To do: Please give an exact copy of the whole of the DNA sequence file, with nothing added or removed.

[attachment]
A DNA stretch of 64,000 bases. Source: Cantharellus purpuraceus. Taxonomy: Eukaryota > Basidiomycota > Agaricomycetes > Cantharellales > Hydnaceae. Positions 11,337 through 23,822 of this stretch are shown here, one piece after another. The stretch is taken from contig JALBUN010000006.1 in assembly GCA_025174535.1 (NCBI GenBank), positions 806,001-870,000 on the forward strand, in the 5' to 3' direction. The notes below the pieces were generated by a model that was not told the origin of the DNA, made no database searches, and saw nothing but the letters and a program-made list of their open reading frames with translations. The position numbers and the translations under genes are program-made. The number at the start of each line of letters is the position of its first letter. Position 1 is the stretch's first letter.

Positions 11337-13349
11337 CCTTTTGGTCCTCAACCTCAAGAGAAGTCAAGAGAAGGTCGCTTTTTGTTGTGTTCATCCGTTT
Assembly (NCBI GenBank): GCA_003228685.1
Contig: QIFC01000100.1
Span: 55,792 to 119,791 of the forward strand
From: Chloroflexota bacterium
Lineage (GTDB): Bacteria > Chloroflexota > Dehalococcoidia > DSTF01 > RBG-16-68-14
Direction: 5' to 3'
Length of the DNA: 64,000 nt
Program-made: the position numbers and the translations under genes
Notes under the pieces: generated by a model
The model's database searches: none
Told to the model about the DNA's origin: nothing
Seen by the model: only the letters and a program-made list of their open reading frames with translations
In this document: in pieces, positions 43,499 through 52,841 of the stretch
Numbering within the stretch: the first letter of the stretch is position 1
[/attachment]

A DNA stretch of 64,000 bases. Source: Cantharellus purpuraceus. Taxonomy: Eukaryota > Basidiomycota > Agaricomycetes > Cantharellales > Hydnaceae. Positions 11,337 through 23,822 of this stretch are shown here, one piece after another. The stretch is taken from contig JALBUN010000006.1 in assembly GCA_025174535.1 (NCBI GenBank), positions 806,001-870,000 on the forward strand, in the 5' to 3' direction. The notes below the pieces were generated by a model that was not told the origin of the DNA, made no database searches, and saw nothing but the letters and a program-made list of their open reading frames with translations. The position numbers and the translations under genes are program-made. The number at the start of each line of letters is the position of its first letter. Position 1 is the stretch's first letter.

Positions 11337-13349
11337 CCTTTTGGTCCTCAACCTCAAGAGAAGTCAAGAGAAGGTCGCTTTTTGTTGTGTTCATCCGTTT
Assembly (NCBI GenBank): GCA_003228685.1
Contig: QIFC01000100.1
Span: 55,792 to 119,791 of the forward strand
From: Chloroflexota bacterium
Lineage (GTDB): Bacteria > Chloroflexota > Dehalococcoidia > DSTF01 > RBG-16-68-14
Direction: 5' to 3'
Length of the DNA: 64,000 nt
Program-made: the position numbers and the translations under genes
Notes under the pieces: generated by a model
The model's database searches: none
Told to the model about the DNA's origin: nothing
Seen by the model: only the letters and a program-made list of their open reading frames with translations
In this document: in pieces, positions 43,499 through 52,841 of the stretch
Numbering within the stretch: the first letter of the stretch is position 1